My favorite teaching tool right now would be the graphic pad I got this year using grant money. My students all know that I like to use the whiteboard and overhead to use drawings or images to supplement the material in order to try to give them visuals to work from. This tool allows me to do that with the same specific style and personality that I can in the classroom. I would also say that I have really liked using Kami as well. This has allowed my students to be more independent when reading material that is above their natural reading level. Zoom is a great tool as well because of the ability to let us meet in real time and be creative with our backgrounds and communication style as well as sharing our screens to troubleshoot issues.

Are there teaching techniques you’re using now that you’ll be able to apply in your classrooms when in-person classes resume?

I would like to maintain our online learning as much as possible even when we are in the classroom so that my students have access to these tools that will make them more valuable in the work force. I want to continue to use the Google apps to complete our work and I want to continue to encourage them to use tools like Kami so that they can do this on their own for material that might be hard for them to decode or comprehend.

What are your biggest concerns about students and distance learning?

My biggest concerns for my students during distance learning would be their socialization. I feel like I get a lot from meeting my students in person every day and reading their non-verbal cues. I am sure this is true in the reverse as well. I am happy that we are able to meet on Zoom, but I always worry about the missing component of in-person socialization. Also, my pride and joy for Denair High is our Project Life/Work Studies programs. This how we allow our students to intern in local businesses in our community as well as neighboring communities and gain the skills that will ensure that they are employable upon completion of high school. This component is missing right now and it is a shame. My students love this program and are very excited to get back to work.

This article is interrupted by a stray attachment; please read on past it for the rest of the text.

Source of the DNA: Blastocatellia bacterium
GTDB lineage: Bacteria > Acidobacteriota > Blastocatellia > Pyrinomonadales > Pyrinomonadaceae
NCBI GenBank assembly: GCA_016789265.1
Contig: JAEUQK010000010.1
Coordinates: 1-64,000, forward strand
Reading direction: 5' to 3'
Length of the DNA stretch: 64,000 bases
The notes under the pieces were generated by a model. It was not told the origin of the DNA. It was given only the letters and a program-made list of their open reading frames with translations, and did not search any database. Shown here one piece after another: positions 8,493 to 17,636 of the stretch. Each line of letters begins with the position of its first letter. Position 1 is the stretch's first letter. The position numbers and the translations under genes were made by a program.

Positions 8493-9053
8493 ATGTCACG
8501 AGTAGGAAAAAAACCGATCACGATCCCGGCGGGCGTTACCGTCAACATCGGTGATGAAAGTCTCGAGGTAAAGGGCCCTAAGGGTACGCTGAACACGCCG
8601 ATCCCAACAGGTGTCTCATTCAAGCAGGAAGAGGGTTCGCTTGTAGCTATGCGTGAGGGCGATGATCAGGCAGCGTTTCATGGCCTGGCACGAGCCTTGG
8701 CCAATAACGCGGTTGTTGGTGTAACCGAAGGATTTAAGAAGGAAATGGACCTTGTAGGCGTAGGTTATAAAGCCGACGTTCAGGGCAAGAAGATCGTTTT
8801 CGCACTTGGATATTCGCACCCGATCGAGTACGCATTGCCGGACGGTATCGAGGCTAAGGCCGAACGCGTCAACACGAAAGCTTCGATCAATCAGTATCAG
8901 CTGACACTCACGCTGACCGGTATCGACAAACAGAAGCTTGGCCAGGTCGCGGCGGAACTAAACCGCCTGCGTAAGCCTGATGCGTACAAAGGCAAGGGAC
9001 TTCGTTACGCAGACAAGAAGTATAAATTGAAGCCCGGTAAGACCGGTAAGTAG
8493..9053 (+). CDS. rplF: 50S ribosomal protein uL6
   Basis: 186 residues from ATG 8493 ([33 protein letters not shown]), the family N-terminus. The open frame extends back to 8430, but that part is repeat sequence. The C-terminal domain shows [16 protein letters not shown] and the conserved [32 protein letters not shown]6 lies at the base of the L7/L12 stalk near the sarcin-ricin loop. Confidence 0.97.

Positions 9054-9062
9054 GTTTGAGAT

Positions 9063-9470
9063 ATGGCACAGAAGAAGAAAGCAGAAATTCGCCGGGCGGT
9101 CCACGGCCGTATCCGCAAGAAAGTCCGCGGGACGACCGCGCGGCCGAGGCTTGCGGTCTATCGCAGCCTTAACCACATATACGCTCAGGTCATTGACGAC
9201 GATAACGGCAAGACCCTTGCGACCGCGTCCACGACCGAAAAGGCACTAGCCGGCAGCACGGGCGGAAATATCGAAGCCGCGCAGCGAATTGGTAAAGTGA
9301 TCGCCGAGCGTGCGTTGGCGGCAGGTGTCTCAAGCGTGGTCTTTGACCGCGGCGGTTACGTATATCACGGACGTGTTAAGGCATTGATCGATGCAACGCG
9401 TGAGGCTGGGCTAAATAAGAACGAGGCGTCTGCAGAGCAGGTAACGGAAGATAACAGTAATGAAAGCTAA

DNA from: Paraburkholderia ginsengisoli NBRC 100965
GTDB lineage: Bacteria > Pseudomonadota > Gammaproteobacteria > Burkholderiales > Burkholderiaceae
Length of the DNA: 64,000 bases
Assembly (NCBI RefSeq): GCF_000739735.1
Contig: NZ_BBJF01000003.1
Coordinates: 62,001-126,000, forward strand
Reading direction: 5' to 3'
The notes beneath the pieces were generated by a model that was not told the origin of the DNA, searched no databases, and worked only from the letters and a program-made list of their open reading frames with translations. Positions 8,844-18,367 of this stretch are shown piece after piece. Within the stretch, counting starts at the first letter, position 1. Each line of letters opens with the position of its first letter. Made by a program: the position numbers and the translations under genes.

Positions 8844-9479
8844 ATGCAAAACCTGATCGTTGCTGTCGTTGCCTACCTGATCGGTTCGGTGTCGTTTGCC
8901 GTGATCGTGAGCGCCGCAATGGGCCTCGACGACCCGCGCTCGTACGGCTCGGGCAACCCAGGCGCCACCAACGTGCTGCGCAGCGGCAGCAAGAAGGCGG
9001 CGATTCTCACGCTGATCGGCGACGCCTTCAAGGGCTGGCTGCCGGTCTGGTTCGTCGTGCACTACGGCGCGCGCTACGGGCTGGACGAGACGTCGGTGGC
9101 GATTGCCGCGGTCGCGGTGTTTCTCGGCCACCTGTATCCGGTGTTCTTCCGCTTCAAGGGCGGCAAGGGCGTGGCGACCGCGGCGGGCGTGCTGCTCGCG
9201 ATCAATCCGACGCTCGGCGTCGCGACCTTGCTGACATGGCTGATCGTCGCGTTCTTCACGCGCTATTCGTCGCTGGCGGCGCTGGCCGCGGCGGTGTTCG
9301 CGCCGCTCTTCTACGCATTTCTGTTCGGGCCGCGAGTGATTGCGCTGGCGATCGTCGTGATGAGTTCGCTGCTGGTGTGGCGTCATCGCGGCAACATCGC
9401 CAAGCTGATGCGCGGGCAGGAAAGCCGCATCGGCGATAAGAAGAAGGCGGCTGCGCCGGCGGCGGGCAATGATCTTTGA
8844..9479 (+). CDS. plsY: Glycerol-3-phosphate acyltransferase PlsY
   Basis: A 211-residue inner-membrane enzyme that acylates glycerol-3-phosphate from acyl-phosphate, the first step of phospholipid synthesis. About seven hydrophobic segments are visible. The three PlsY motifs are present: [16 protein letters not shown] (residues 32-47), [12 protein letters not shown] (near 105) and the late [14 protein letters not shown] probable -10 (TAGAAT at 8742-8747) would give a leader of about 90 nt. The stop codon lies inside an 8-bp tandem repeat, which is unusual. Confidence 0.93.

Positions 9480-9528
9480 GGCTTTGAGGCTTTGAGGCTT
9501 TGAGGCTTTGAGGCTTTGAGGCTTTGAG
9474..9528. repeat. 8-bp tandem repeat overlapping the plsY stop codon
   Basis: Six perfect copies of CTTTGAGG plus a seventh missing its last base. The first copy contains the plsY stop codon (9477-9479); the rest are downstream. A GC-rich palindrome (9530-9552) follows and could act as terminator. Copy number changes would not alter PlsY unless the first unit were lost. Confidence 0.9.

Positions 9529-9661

How often do you interact with parents? What are their most common questions? 

I interact with parents on a regular basis because of the nature of special education. I hear a lot of parents concerned about their student’s active engagement during the live synchronous meetings, especially for parents who have to go to work and leave their students at home. I have also heard some concerns about their student’s ability to manage the amount of work during asynchronous time and that students can feel overwhelmed because of the way they are managing their time. I feel like the most common questions are, “When will we be resuming our normal school routines?” and, “How can my student get more specialized support for their problem areas?”

Do you have a favorite distance learning story to share?

When we first started distance learning, I had a student who gathered up all of his classmate’s cell phone numbers that he could get and shared them with me to start a group text and then started to text students in the evening to make sure to remind them to complete their work to be ready for class on Google meet in the morning. He also texted me sometimes when he felt like I wasn’t posting work on Google C;assroom as fast as we had agreed upon. Another student, who had a reputation for very slow work output and motivation, was texting me very early in the morning almost every day to ask me what work he could be doing and when I would be posting more work on the Google Classroom.

These are my favorite stories because they are stories about students with a lot of obstacles in their way who chose to rise up to these challenges rather than complain about how different things had become so quickly. They motivated me to fulfill my duties to the best of my abilities and maybe even try to do more than I was being asked because that is what they were doing. These are only two of these examples, but I have probably 5-10 of these examples of students who didn’t do the easy thing and just take advantage of a difficult situation. I have seen a lot of growth in the maturity of my students, hopefully because our classroom is more tight-knit due to the challenges that students with disabilities are accustomed to facing. I am proud of our district for holding everyone to high standards during this time because these students that I have discussed deserve our very best efforts and to know that they haven’t been set aside for easier times.